The largest preserved archaeological landscape in Central Europe is a fully-featured Gladiator school site of unprecedented detail. Its discovery inspired the creation of a 3D model replica of the school. Even though the site has not been excavated, AR technology allows users to see a virtually reconstructed city directly on site integrated into the true-to-scale model of Carnuntum, the capital of the Roman province Pannonia Superior. The 3D model is currently used at the Petronell Visitor Center and the AR app is offered by the park as part of their guided tours. Not a museum per se, however indeed an innovative way to showcase the past in a very modern setting.

Wikitude AR technology: geo-location; 3D Augmentations

Center on Contemporary Art

App: CoCA Pop-Up (AR)t

Seattle’s Center on Contemporary Art selected 18 different 3D artists to work on an AR-enhanced art volume entitled “Pop-up (AR)t”. Inspired by traditional pop-up books, CoCA used augmented reality to allow viewers to see three-dimensional artwork coming to life on each page of the book. At the book release, the institution organized an exhibition displaying each AR target for interactive public viewing.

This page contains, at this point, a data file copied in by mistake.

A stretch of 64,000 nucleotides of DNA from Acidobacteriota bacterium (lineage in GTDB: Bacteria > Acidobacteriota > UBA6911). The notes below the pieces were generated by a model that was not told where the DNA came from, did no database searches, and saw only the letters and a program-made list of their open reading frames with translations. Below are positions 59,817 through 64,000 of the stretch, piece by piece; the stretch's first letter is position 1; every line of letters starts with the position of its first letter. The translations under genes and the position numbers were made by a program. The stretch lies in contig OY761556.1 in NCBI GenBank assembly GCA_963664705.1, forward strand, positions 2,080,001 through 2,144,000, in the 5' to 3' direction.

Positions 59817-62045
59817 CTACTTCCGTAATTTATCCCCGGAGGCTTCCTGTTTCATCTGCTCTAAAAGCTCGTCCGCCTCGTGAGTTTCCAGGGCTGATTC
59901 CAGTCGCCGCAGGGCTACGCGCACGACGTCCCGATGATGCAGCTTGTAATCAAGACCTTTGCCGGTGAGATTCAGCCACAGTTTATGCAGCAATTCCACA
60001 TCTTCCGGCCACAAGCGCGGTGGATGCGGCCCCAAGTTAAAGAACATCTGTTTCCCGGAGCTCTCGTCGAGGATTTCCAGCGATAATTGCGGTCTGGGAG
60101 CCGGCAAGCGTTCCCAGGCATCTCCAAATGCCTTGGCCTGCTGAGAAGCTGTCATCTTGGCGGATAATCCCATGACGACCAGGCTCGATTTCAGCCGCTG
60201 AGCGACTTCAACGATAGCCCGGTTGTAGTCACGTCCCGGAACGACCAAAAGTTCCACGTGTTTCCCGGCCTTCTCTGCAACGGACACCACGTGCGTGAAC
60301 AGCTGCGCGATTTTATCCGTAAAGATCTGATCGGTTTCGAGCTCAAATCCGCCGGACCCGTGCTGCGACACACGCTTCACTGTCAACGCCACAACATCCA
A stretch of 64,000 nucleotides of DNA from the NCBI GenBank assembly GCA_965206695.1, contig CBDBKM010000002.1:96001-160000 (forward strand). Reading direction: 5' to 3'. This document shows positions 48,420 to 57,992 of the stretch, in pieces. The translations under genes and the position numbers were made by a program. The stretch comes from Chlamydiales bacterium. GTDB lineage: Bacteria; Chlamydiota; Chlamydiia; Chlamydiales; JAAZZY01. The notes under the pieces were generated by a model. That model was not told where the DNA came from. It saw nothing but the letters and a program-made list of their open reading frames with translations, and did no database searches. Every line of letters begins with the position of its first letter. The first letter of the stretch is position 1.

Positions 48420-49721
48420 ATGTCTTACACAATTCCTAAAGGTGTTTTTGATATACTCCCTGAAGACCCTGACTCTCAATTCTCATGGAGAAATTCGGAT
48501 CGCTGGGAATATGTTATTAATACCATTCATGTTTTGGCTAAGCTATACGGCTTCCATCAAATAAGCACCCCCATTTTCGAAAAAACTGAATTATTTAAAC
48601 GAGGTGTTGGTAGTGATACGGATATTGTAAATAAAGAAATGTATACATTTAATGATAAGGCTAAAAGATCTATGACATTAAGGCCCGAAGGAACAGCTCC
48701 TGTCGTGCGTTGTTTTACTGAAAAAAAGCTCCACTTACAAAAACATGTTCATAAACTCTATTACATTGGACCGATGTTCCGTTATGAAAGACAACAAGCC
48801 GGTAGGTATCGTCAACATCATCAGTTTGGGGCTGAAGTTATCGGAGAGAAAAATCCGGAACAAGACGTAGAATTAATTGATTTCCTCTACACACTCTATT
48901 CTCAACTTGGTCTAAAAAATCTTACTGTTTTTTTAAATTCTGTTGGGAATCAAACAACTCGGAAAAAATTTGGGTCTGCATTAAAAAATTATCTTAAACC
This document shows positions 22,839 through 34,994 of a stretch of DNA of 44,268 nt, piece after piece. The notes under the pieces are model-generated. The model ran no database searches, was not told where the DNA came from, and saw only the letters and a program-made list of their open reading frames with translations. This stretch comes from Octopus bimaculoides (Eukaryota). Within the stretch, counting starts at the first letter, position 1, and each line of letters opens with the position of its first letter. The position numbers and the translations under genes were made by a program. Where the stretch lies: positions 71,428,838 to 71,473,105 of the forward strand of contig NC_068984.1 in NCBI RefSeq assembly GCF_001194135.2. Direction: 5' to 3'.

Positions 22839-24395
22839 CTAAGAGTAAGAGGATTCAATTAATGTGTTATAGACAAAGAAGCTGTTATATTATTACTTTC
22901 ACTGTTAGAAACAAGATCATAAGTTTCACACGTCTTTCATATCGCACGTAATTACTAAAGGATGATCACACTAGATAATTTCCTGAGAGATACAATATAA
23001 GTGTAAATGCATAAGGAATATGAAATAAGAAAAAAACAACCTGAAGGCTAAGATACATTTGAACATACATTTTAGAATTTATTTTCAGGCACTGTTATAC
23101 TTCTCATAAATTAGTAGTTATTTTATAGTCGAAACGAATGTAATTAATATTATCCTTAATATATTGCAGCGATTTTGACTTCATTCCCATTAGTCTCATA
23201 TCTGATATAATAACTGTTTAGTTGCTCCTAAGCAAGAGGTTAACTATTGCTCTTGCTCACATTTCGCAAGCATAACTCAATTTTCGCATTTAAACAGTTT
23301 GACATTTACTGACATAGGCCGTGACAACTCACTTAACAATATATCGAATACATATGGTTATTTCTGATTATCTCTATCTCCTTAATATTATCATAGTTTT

Wikitude AR technology: Image Recognition; 3D Augmentations

These success stories demonstrate a mere fraction of AR’s potential. With AR, museums currently have the ability to provide dynamic tours guided by virtual humans (or even creatures) enriched with various AR props. Extinct animals can come to life, ancient battles can unfold, complex scientific demonstrations can take place, worn-out frescos can be viewed like new. The sky’s the limit.

AR is giving static museum displays the chance to incorporate movement, dynamism, and interactivity. But, who knows what lies ahead for the museums of the future. With the constant advancements of AR, hardware, and software processing capacity some say there will come a day when real-time renderings will be perceived as part of the real world. What is your wild guess? Share your thoughts in the comment section below.